The Encyclopedia Biotica : A compilation of biotics

A/N: Please note that almost all the other chapters were also updated, especially the powers compendium.

Perspectives on Biotics : Salarians : Conversation between Eni Galsha and the Citadel Council, 2160.

Eni Galsha waited calmly as the Council took its places and the various functionaries settled down.

As usual, the council chambers were lushly decorated. The most startling change was the replacement of the faintly glowing flametrees of Thessia with pink-blossomed trees from the human planet Earth.

They smelled nice, he decided, as he focused on the Councilors. Of the three, he distrusted the asari Councilor, Seshna Vabo, the most. Her assistant, Tevos T'Sael, was rumored to be the next Councilor, although until this point most of the major families of the Thirty had always held the post.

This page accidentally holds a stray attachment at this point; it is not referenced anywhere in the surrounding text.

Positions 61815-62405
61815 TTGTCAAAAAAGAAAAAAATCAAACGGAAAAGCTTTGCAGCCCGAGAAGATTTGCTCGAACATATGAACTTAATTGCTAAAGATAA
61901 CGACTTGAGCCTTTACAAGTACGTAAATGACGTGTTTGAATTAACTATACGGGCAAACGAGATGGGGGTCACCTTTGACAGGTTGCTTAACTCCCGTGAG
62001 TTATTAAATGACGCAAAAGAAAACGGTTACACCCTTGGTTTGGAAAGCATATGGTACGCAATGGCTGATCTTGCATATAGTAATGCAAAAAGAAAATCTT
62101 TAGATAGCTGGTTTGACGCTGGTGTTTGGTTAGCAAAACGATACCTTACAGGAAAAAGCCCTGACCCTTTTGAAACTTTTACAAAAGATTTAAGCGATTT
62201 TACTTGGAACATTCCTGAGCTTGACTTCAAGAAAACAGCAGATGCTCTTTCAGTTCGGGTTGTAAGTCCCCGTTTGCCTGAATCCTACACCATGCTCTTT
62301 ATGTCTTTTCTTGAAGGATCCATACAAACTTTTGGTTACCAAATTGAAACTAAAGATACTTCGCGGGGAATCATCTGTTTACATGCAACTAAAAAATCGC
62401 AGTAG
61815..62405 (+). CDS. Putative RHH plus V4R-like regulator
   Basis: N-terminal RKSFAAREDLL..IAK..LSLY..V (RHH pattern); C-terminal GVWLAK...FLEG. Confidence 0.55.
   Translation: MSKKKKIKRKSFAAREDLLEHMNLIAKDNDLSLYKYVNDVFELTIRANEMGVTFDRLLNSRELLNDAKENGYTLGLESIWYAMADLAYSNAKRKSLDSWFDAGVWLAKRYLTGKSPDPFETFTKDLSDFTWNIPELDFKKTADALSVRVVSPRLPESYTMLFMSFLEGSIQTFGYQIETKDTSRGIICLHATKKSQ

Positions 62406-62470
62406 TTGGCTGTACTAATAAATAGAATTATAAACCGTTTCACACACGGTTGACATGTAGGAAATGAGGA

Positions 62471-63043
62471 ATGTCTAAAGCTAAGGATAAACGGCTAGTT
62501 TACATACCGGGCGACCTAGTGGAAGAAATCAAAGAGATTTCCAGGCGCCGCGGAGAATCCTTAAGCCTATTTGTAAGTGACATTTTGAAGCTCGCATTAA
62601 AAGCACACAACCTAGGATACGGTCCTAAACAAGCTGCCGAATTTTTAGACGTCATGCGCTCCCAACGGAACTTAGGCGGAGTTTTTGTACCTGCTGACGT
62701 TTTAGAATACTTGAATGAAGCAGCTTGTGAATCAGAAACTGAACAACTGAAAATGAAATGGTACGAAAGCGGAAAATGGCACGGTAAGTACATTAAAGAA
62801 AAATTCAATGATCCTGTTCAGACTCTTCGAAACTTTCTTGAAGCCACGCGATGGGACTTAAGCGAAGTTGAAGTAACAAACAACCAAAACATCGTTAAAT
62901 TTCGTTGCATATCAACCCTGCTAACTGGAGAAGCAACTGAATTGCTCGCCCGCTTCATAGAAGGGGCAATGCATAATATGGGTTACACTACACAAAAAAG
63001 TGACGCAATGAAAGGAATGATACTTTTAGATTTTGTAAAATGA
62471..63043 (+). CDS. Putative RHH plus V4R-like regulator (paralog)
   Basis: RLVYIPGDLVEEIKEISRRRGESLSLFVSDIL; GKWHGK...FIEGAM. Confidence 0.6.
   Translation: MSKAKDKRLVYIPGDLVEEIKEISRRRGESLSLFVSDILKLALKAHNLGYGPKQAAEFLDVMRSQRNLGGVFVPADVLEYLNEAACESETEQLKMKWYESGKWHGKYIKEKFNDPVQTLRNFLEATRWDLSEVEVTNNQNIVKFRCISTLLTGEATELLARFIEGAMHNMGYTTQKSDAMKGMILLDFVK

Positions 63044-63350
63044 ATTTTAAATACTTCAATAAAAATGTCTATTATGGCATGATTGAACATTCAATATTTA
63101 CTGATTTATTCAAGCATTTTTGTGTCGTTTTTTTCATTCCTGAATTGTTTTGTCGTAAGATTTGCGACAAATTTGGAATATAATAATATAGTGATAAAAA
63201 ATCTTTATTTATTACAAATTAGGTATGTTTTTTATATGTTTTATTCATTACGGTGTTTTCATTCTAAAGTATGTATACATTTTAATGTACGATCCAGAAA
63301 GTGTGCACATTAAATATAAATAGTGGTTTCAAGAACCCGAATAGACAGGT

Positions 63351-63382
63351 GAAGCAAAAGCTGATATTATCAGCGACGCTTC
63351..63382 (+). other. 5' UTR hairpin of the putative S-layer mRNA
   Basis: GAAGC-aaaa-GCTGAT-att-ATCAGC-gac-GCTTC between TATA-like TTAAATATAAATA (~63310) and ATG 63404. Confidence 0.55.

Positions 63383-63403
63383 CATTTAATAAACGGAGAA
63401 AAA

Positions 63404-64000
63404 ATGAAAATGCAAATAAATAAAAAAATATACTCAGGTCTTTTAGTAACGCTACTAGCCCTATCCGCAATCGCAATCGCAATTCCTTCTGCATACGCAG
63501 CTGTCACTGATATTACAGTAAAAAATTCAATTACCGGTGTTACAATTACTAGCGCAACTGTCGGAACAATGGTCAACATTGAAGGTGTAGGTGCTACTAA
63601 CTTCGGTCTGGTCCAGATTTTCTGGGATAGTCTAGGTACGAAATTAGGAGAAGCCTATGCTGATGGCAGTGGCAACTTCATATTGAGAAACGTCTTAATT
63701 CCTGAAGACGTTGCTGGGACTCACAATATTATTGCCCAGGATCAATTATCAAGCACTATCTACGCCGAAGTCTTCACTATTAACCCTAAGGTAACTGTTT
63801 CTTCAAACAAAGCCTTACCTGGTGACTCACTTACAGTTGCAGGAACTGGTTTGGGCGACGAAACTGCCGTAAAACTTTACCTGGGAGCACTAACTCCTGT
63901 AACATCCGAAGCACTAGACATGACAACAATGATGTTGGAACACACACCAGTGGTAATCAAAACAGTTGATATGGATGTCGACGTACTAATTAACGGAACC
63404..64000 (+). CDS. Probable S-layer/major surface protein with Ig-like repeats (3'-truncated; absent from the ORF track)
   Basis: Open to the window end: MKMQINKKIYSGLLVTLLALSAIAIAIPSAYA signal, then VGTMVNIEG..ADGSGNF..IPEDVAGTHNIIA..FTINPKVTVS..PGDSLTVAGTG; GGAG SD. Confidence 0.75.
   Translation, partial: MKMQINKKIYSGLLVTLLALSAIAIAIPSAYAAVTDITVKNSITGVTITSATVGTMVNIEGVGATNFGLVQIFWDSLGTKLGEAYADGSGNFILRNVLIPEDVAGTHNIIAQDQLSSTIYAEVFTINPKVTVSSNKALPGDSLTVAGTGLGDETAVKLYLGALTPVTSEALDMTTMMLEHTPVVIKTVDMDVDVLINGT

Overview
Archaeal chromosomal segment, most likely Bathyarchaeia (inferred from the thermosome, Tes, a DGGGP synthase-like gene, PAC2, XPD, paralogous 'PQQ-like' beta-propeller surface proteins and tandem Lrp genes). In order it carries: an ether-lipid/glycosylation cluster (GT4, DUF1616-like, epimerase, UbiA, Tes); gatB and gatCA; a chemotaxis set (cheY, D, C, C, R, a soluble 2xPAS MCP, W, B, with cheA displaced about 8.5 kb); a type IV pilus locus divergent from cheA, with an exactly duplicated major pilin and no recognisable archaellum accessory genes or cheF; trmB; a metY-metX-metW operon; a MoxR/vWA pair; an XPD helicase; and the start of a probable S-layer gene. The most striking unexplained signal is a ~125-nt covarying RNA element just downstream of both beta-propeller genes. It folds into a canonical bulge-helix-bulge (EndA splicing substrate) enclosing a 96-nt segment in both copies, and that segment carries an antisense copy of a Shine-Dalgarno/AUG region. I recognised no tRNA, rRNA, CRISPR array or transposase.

Seshna was likely to cause trouble in this meeting, as she was given to extreme unpredictability in her old age.

The other two, the turian Councilor Yetras Mantha and the salarian Councilor Univ Dasso, were more easy to anticipate. The turian would fear and hate biotics, while his own Councilor had no doubt already been given 'suggestions' by the SIX. It was really all quite wearisome, in Galsha's eyes, yet that was what it meant to be a salarian biotic - explaining what others had ignored in favor of mystical claptrap.

Seshna lifted her chin. "This meeting of the Citadel Council is now in session, to discuss the requests of the Salarian Institute of the Mind. Cera Galsha?"

He calmly lifted his head and spoke, his voice soft but clear. "Thank you, Councilors. I wish to preface my request with a short statement. Salarians do not see biotics as dangerous, or mystical, or anything but yet another tool - one that can be used in the exploration of the universe and gathering knowledge, or one that can be turned to other, darker purposes."